Thousand

26 Feb

$1000

One year ago I found a thousand dollars, or maybe I should say a thousand dollars found me. The story behind the money and what it means to me as a first generation Chinese-American is not a coincidence. I didn’t keep the money but the experience has been a priceless creative prompt. Below is the beginning of a 2000 thousand word essay I’m working on, and a good friend will be helping me shoot a short film in April. The quote at the top of my blog by Wendell Berry reads, “We are nothing without stories.” This story found me, a multi-media storyteller, so that I could share it. 

* * *

Sometimes a walk with your dog is not just a walk with your dog…

That’s what the detective told me after the case was closed.

It started when I found a missing man’s clothes on a beach. Gnarled tree stumps carried from headwater streams shared the shoreline with plastic bottles, candy wrappers, and the occasional hypothermic needle. Cranes dotted the river’s banks perched over the water like herons waiting for prey, though cranes lack the grace of vertebrae. The metal reverb of shipping containers echoed across the water. Ospreys and gulls traded calls. Vessels of all sizes sliced the surface of the river. Cormorants bobbed in their wakes diving for long minutes in search of food. Cars raced East and West on the bridges, salmon charged upstream, and century old sturgeon sifted through silt in the depths.

I roamed the river’s edge, pocketed pebbles and wrestled large pieces of driftwood back to my van for my garden. My footprints were crisscrossed with the drag marks of my latest finds. Big Head, my dog, pawed and chewed at the logs as we moved along, steady but unhurried like the currents at our side.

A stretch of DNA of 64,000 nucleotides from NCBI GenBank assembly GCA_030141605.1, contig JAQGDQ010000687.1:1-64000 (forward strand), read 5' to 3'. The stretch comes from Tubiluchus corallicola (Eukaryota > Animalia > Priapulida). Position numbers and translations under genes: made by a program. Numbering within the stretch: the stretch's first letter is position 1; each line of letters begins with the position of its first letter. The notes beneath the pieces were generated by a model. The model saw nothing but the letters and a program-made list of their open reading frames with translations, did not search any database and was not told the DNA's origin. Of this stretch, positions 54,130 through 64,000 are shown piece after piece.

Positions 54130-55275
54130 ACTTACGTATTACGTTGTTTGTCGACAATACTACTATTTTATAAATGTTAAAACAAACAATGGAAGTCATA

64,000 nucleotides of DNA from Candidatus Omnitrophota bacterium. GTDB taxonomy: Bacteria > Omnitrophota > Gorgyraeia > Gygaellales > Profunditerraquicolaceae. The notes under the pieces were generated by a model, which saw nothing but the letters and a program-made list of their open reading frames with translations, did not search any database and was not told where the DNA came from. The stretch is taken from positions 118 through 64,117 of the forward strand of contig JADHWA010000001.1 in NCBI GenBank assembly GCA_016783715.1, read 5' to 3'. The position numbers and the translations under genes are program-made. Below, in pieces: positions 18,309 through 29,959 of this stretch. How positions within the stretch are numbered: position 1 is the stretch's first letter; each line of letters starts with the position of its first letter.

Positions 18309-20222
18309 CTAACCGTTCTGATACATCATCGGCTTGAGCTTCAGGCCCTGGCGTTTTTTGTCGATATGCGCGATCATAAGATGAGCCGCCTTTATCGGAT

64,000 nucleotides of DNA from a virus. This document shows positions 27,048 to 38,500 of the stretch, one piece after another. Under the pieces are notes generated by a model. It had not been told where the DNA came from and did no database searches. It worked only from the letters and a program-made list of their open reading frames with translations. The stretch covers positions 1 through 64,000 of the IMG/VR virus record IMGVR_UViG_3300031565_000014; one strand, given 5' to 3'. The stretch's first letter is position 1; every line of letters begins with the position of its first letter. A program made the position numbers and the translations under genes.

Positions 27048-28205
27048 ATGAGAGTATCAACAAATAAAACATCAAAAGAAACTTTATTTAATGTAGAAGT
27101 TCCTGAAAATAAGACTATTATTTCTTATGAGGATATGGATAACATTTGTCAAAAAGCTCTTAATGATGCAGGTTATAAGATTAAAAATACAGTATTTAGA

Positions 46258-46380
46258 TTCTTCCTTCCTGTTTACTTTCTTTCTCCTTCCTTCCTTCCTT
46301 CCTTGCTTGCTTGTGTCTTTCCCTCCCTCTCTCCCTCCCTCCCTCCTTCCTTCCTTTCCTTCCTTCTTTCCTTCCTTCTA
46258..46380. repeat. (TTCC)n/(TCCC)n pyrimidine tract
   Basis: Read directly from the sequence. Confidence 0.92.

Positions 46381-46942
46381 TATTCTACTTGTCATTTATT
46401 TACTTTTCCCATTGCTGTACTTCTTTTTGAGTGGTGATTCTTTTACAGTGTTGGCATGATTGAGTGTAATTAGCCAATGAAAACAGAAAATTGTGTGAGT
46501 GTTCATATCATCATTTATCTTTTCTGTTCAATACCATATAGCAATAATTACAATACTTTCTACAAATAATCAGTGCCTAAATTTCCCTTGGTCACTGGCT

I noticed the black briefcase first. Zippers open, sand sticking to the cloth areas. With thoughts of heroin needles, I searched the main compartment and pockets never plunging my hand blindly. No identification. Empty. Then I noticed the shoes, the shirts, and the pants nearby. I wondered if the contents had spilled out naturally or if someone dumped it looking for bounty. I knelt, reached for the nearest pants pocket and felt the unmistakable shape of a wad of money, rolled and bending slightly with each squeeze of my hand.

My eyes shot up and down the bank.  Was there a body? Was someone watching? Was I getting involved in something I should avoid? Not wanting to stand up with the wad of bills, I pretended to tie my shoes, slipped the money into my socks and scurried away. Back in my van I counted the money–ten one hundred dollar bills, cold and damp from the river…

OLYMPUS DIGITAL CAMERAThe scene a year ago with the Fremont Bridge in the background. 

* * *

Rainbow NZjpg   Ryan Chin is the creator of, Without Rain There Can Be No Rainbows, a multimedia memoir about his teaching experience in New Zealand. Mr. Chin likes to call it a pet and teacher memoir sandwiched into an overseas adventure. The book is available at Amazon and locally at Powell’s Books. When he’s not finding large sums of money, he can be found wrestling with his boys (furry and non-furry). 

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